A Pit Bull Terrier Named Gracie Dances With My Son on the Autism Spectrum

One year ago almost to the day was

when I first saw the six month old pit bull terrier that we would adopt and rename Gracie.

She was in a down with her big, blocky head cradled between her two front paws, as far back as she could get from the front of the kennel run. It was noisy. Most animal shelters are. Everything that I knew about her came from listening to my son.

He’d noticed her when she first appeared at the shelter in January. Now, almost three months later, at my son’s invitation, I stood in a corridor, on the other side of a glass wall separating a suite of kennels from one of the busier hallways in the shelter, looking at her.

Not much expression registered on her face. Her half-shut eyes suggested she might be cat-napping but, as I would find out later, she was aware of everything around her even when she looked like she was sleeping, like Suzy, the German Shepherd Norweign Elkhound cross breed dog we’d had years ago.

Working breeds always seem to have that astute, internal radar that filters everything going on all around them. Where Suzy was quicker to exercise her ninja powers (she could make another dog freeze in its tracks with her fierce eye), this dog is more laid back, content to register what she sees and smells; taking a calm, accurate inventory.

Perhaps her undoing, from an adopting family’s perception, are her cropped ears. That and the stereotypical reputation that pit bull terriers have acquired.

“People see her ears and think she’s mean,” my son confided to me.

Everything about Gracie totally contradicts the grossly unfair assumptions that people make about pit bulls.

She was an owner surrender to an animal shelter when she was five months old, spending 30 days there before being transferred to the shelter where my son worked. Described by shelter employees as painfully shy left it up to potential adopters to figure out if that meant not socialized and/or abused.

Riding in a car?

Gracie had to be lifted up from the pavement into the passenger seat of my son’s car when we brought her home from that second shelter. She curled into herself, all four legs pressed tightly into her core; eyes closed, she had no interest in checking out where she was or where she was going.

A year later, she’s a happy pit bull terrier

"pit bull terrier laying in grass" She likes car rides, long walks, other dogs, tearing around the back yard, marrow bones; the heat vent in the kitchen when she’s come back from a walk on a winter’s day. She chortles, she snorts.

When we took her to dog obedience classes, we discovered that she responds to tone of voice more than to dog treats. The happy voice of someone she knows puts a spring in her step, makes her smile.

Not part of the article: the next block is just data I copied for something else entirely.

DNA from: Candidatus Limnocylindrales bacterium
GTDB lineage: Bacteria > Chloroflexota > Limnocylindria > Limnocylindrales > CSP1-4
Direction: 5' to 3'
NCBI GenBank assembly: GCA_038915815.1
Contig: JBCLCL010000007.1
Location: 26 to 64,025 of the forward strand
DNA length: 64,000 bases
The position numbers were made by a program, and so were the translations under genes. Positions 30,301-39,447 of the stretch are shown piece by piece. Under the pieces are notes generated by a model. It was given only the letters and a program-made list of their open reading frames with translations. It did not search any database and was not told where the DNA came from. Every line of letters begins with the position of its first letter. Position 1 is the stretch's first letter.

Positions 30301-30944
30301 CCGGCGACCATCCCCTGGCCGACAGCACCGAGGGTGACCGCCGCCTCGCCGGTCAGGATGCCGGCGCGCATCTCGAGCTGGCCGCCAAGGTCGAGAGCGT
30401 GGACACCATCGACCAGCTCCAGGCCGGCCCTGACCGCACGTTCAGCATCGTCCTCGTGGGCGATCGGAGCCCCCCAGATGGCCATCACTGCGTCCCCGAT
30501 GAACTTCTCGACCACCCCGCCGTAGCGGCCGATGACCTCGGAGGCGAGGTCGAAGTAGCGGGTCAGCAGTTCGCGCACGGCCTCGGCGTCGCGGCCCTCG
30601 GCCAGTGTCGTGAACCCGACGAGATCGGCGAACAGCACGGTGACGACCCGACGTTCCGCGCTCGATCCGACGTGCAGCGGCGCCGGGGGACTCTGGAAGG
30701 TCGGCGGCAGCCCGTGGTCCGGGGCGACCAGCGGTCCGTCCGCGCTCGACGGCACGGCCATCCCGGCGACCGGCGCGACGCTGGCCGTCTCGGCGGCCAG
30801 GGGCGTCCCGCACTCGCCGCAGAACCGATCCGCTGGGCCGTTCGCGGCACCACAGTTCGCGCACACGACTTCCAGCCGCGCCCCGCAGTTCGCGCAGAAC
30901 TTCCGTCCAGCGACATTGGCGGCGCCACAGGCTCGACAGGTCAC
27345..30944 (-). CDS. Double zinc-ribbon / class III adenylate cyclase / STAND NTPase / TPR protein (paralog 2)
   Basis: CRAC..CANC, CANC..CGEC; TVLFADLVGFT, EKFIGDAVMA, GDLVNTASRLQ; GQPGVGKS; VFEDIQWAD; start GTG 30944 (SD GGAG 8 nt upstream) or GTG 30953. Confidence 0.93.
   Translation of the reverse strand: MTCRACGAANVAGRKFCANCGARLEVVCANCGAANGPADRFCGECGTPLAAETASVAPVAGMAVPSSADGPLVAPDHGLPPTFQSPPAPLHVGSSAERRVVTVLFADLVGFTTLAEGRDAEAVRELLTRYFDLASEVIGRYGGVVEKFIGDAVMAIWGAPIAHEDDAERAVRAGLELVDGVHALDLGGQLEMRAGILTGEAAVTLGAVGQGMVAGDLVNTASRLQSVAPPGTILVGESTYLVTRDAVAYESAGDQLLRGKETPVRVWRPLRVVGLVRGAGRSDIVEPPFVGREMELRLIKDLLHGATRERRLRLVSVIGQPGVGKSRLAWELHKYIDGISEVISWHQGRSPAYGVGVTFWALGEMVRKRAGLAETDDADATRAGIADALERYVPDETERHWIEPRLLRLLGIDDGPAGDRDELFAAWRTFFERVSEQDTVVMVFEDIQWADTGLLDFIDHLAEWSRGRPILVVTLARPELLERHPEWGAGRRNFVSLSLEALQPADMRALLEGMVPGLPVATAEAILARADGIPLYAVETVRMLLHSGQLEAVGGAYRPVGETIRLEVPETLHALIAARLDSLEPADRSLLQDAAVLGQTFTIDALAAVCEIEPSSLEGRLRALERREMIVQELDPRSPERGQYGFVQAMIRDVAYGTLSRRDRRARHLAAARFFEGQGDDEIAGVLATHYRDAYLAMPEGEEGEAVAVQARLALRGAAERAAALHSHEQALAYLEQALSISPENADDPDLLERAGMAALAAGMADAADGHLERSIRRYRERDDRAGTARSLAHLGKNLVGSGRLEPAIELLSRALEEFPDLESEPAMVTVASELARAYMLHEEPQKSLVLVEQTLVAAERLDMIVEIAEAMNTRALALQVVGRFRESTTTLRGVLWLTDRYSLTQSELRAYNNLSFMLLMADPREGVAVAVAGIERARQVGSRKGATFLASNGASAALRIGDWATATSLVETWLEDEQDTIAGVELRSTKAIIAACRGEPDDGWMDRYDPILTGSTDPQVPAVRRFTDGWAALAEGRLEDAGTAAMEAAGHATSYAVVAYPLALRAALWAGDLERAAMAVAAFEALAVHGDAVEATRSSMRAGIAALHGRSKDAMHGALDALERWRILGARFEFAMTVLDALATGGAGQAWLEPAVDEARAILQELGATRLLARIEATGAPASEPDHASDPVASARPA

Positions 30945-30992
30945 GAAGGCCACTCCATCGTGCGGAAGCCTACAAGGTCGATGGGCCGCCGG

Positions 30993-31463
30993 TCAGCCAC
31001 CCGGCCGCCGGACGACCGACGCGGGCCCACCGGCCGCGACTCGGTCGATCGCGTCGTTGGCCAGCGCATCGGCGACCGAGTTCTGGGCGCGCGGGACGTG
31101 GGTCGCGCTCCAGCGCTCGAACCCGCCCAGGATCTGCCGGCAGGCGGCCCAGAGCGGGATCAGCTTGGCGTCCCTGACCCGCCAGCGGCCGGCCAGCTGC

The thing about Gracie is that she’s patient. She’ll wait for you to figure things out. Which is good because talking to her in that happy voice became something my son had to learn.

Voice inflections don’t come easy for him because he’s on the autism spectrum. I know he felt awkward the first time he tried out his happy voice because I could hear him fumble for that higher register. Gracie never let on that he was anything other than perfect.

It did take practice and total privacy.

And, he figured it out.

Life on the Autism Spectrum Changes

Just like he’s figured out a few other things over the course of one year. He might not (yet) be able to tell you to back off if he feels like he’s being verbally attacked but he can confide those feelings to someone he trusts so that he can deal with it.

He’s learned how to talk about how having Asperger’s Syndrome affects his learning style and how it influences his work habits.  He’s learned how thinking outside the box creates solutions and how important it is to build his own tribe.

So many small changes this year that all add up to incredible shifts in behavior!

What can you do next if you like this post?

The decision to start writing about my son has been a long time coming. The challenge, of course, is to preserve his privacy while offering content that will help other parents whose children have transitioned into the adult world. (Or are about too.)  I’ll be guest blogging about this journey, what I like to call “Dancing on the Edge of Autism” in addition to blogging about it here. (Sometimes.)

If you’d like to be notified about those guest blog posts, you can join my newsletter and stay tuned for up-dates. If you know of someone who might like to read this post, please don’t hesitate to share it using whatever Social Media platform works for you.

 

 

 

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